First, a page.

It is not an uncommon situation that the extended family can be significantly wealthier than the couple who are separating. Sometimes, the parents of one spouse can have provided assistance to the couple during their marriage and the other wants to argue that this is likely to continue to be the case, so it should be taken into account when considering how to divide up the capital assets or even when considering any claim against income.
Judge’s starting point
The general starting point for any Judge considering the matter is to say that parents, or wider family members can make their own decision as to how to gift their money and the court cannot legally require them to make such payments. So unless the parents are making it clear that it will continue, the Judge is not going to assume that it will remain in place.
Impact of anticipated inheritance
This is even clearer when it is not a question of present support, but of money to be left to a spouse on the death of wider family members. Due to the lack of automatic rights of inheritance under English law, the court will not take into account provision under a Will for someone who has not yet died. If the person bequeathing the assets now lacks mental capacity, it might be possible for the court to accept that money is to come to one spouse but there is then a question of timing, and whether the funds available will reduce, most usually through care costs.
In the case of Alireza v Radwan and others (2017) there was a particular argument put forward by the husband that the wife’s future inheritance from her father should be taken into account by the court as a resource that she was likely to have in the foreseeable future. It was clear in this case that she would receive around 20% of her father’s estate as she was from a Saudi Arabian family where forced heirship rules apply.
The Judge considered actuarial tables which estimated that the wife’s father should live another 16 years. He dismissed the wife’s argument that her father might give the money away or lose it – and it was probably relevant in that consideration that the judge found the wife’s father to be extremely wealthy.
The judge who dealt with the case on its first hearing felt that the resource of the wife’s future inheritance would justify allowing her and the children to live in a property, subject to a payment being made from that property (or from the funds she was expected to receive) at a later date. This was despite the fact that the husband clearly was found to have sufficient resources to purchase a property for the wife and children outright.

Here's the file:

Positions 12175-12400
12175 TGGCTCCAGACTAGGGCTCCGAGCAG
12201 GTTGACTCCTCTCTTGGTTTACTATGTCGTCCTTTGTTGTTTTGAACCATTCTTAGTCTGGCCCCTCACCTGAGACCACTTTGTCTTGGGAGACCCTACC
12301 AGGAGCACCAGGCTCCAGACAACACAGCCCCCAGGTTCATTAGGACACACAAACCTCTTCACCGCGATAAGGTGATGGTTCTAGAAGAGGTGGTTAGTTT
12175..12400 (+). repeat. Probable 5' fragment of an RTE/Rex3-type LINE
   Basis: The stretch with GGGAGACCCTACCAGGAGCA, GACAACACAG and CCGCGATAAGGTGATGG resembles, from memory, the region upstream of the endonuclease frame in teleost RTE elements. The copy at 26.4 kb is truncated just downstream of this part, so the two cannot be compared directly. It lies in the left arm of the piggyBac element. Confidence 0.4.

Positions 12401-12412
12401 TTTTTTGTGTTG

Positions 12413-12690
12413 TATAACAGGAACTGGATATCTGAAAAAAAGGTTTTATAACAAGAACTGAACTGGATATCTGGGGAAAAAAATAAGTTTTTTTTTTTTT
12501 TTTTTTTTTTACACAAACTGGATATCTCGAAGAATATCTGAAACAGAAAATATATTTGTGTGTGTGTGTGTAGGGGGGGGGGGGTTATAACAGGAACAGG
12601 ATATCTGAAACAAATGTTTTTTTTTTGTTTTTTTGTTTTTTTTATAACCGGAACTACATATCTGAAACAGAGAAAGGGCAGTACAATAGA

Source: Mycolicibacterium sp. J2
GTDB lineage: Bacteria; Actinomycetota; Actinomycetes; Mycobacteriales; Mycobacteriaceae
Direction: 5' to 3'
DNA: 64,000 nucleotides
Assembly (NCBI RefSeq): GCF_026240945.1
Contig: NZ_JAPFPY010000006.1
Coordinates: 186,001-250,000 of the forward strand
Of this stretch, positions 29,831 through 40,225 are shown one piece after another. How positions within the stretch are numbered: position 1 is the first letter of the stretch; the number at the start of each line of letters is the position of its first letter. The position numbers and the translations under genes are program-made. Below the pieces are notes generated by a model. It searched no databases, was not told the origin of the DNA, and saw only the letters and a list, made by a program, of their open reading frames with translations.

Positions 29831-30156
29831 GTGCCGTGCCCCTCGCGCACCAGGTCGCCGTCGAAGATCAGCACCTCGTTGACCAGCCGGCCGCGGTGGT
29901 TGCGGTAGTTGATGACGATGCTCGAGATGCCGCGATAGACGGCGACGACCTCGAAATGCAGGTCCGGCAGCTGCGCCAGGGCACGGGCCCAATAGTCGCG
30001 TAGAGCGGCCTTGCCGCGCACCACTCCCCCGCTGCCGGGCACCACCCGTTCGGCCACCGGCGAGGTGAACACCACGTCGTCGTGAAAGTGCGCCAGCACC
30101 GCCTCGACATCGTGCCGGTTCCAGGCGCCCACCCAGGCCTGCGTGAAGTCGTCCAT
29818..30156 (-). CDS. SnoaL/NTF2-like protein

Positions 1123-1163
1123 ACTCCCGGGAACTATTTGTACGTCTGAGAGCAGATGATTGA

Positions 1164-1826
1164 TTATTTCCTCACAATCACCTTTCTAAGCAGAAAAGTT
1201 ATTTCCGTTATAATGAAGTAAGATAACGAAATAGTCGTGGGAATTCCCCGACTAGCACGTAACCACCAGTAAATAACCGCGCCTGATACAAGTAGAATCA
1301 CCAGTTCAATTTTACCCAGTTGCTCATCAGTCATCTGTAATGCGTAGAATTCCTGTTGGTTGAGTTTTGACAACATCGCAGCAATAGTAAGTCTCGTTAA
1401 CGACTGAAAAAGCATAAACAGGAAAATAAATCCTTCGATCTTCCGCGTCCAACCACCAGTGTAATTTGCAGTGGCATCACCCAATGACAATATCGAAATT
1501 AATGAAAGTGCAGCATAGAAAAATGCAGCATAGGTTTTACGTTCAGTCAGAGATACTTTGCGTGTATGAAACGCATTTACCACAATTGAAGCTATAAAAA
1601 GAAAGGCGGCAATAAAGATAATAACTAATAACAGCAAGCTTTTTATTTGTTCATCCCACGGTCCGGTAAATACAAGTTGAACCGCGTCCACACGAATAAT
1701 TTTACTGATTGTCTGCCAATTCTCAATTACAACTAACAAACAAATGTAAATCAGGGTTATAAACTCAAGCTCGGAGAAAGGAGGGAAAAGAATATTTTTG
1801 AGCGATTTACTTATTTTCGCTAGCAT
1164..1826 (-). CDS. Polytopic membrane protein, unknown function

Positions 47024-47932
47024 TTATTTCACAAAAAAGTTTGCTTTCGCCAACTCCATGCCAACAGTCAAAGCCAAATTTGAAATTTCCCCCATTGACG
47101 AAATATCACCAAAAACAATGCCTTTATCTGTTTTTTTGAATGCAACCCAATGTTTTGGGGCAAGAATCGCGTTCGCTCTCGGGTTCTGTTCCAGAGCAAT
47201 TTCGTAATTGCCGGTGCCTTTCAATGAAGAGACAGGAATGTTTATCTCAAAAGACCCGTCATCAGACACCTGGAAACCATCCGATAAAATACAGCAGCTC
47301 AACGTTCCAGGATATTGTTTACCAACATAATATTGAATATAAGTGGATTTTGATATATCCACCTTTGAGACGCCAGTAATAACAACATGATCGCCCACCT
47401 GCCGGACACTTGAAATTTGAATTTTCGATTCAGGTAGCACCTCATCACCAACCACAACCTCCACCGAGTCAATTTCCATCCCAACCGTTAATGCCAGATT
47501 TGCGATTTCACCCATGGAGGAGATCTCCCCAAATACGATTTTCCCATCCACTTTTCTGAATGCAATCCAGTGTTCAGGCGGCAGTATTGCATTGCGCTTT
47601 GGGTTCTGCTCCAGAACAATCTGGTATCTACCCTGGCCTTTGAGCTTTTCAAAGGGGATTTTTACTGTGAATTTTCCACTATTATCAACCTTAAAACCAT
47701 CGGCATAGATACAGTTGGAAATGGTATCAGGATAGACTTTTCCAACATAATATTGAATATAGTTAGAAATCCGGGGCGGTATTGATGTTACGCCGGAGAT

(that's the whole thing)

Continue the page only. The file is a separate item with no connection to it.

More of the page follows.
Court willing to exclude a guaranteed inheritance
On appeal, the Court of Appeal agreed that the future inheritance was a resource, which could have led to a lower lump sum being awarded to the wife, but as, in the first decision, it had not, she should have a further sum to buy a house in her own name outright. Part of the court’s thinking was a need to respect the wife’s autonomy and not leave her in the hands of a series of men, financially reliant on her husband, then her father.
Financial independent is a factor
This may be a case very much on its facts, but it shows the court being prepared to exclude a guaranteed inheritance. It instead took the view that the wife should be provided for, in a manner to give her financial independence, from the resources of the marriage. This is a clear signal to couples with lesser assets and less clear inheritance or gifting prospects that it is unlikely to increase one’s share of the family pot, by pointing to what might (or even will be) coming to the other spouse from their wider family.
Disclaimer: While we do all that is possible in terms of ensuring its accuracy, this blog contains general information only. Nothing in these pages constitutes legal advice. You need to consult a suitably qualified lawyer from the firm on any specific legal problem or matter.
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